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Jan Rządkowski (1860-1934) was a Polishmarker military officer and a General of the Polish Army. He is best known as the commanding officer of the 1st Lithuanian-Belarusian Division during the Polish-Bolshevik War and then the commander of the armed forces of the Republic of Central Lithuania.

Jan Piotr Rządkowski was born on July 14, 1860 in Belsk near Kutnomarker, to an old gentry family owning a number of villages and manors in the area of Łomżamarker. Originating from the regions of Podlachia and Kurpie, following the November Uprising the family was forced to move to central Poland, where Rządkowski was born. After he received basic education at the local gymnasium, at the age of 20 he joined the Russian Imperial Army. He quickly rose through its ranks and after the outbreak of the Great War he was among the highest-ranking Polish officers serving in that force. Because of that in 1915 the tsar nominated him to the post of the commanding officer of the Legion of Puławy and then the Polish Rifle Brigade, the first entirely-Polish units formed in Russia since the January Uprising half a century before.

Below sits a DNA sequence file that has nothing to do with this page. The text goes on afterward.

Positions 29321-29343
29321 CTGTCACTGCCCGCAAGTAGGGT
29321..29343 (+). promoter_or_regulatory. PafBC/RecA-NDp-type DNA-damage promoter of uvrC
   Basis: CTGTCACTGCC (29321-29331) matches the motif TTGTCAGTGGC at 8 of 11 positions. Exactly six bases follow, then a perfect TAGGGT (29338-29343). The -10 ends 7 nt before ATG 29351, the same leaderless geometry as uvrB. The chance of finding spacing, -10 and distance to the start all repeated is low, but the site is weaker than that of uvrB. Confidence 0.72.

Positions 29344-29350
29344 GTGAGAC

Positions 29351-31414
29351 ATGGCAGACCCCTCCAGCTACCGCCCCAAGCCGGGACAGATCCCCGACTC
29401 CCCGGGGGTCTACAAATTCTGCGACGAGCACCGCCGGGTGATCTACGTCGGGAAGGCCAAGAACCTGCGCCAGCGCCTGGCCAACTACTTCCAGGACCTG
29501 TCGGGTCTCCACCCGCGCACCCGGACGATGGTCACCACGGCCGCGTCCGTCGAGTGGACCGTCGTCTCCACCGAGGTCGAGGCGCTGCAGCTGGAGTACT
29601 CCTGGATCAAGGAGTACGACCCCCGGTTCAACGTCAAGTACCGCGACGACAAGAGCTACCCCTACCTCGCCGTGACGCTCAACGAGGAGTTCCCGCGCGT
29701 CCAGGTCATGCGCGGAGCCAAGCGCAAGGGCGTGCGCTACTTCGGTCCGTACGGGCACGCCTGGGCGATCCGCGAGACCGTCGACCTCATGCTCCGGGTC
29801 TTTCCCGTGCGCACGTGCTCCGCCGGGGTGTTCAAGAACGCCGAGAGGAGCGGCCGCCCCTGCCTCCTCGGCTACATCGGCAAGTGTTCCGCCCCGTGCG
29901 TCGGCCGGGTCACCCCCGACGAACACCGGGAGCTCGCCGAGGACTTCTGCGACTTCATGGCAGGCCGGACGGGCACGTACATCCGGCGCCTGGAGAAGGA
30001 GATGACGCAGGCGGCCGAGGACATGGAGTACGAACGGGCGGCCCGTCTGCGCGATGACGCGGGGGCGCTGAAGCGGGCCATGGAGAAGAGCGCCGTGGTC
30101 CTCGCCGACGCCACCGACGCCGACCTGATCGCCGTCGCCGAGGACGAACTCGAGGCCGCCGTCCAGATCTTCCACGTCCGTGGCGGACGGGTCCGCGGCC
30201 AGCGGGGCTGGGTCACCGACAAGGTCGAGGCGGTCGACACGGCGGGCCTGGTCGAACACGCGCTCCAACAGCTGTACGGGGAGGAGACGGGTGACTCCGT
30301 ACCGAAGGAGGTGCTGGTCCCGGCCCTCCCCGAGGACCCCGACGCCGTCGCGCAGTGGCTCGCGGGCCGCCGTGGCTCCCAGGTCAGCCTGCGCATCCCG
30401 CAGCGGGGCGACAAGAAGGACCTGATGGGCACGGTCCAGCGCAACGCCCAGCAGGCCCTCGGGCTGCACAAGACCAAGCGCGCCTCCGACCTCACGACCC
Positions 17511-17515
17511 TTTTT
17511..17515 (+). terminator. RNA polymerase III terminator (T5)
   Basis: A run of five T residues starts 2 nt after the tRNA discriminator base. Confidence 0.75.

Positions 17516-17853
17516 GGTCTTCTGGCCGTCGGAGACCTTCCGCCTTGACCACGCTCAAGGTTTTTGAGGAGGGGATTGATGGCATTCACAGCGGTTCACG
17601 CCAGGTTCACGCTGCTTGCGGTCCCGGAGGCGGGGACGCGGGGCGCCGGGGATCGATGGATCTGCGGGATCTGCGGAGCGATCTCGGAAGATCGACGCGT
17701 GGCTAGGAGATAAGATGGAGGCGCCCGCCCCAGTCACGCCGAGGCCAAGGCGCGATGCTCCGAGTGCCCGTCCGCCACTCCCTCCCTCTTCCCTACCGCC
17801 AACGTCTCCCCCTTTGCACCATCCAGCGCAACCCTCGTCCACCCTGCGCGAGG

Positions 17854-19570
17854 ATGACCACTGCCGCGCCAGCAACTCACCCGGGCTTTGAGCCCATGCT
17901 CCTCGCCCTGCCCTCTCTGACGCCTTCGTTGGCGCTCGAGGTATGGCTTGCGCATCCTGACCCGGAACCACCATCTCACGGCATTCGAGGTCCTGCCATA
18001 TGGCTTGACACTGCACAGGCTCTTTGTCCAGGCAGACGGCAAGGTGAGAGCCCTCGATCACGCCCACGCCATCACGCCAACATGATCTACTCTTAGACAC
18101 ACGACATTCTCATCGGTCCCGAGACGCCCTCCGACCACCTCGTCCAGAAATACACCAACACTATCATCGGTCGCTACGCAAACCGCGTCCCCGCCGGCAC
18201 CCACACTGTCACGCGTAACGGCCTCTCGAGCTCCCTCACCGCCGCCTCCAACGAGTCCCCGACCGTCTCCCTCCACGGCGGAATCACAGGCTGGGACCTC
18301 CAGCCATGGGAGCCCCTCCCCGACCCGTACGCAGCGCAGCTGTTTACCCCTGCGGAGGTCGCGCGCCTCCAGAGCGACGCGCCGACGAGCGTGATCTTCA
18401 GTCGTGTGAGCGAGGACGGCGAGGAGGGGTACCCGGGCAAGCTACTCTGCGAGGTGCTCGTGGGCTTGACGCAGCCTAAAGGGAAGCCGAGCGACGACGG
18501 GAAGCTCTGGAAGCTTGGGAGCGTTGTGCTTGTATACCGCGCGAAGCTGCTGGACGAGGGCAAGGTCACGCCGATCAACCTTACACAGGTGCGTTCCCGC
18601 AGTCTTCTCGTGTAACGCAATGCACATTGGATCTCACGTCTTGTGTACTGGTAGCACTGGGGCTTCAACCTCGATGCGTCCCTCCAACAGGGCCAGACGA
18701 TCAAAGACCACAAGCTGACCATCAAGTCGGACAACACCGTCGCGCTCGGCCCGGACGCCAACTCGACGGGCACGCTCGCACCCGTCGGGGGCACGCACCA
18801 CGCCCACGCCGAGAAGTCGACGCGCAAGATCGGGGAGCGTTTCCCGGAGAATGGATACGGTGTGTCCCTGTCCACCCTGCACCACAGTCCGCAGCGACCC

Rządkowski was a skilled commander, but also had to become a politician in order to convince Nicholas II to extend the Polish formations fighting alongside the Russian Army. His efforts mostly failed, but on the insistence of France the Blue Army was formed and the Polish units in Russia were also created. In 1917 Rządkowski became the commanding officer of the Polish Rifle Division and then the deputy commander of the Polish 2nd Rifle Division of the Polish I Corps.

In November 1918, Rządkowski joined the recreated Polish Army. In 1919, he became the regional commander of the Lublinmarker Military Area, then involved in the final stages of the Polish-Ukrainian War and the opening stages of the Polish-Bolshevik War. Promoted to the rank of Lieutenant General, he became the commanding officer of the 1st Lithuanian-Belarusian Division, a unit formed mostly of Poles living in the areas broadly referred to as Kresy. With that division, he successfully opposed the Russian tactical assaults along the Upper Berezinamarker river.

As the commander of that unit he took part in Gen. Lucjan Żeligowski's take-over of the city of Vilnamarker and was briefly the commander of the armed forces of the Republic of Central Lithuania. However, as he was born outside of the area of the republic and had no civil rights there, he was called off to Poland and in 1921 became the commanding officer of the Łódźmarker Military Area. As one of the senior officers, he was also the head of the Officers' Tribunal. In 1923 he was retired, promoted to the rank of generał broni and settled in the manor of Suchorzewmarker in Greater Poland. He died there February 17, 1934 and was buried in the Alley of Merit at the Warsaw's Powązki Cemeterymarker.

Among his awards was the Virtuti Militari, the Polonia Restituta Cross, and four Krzyż Walecznych.

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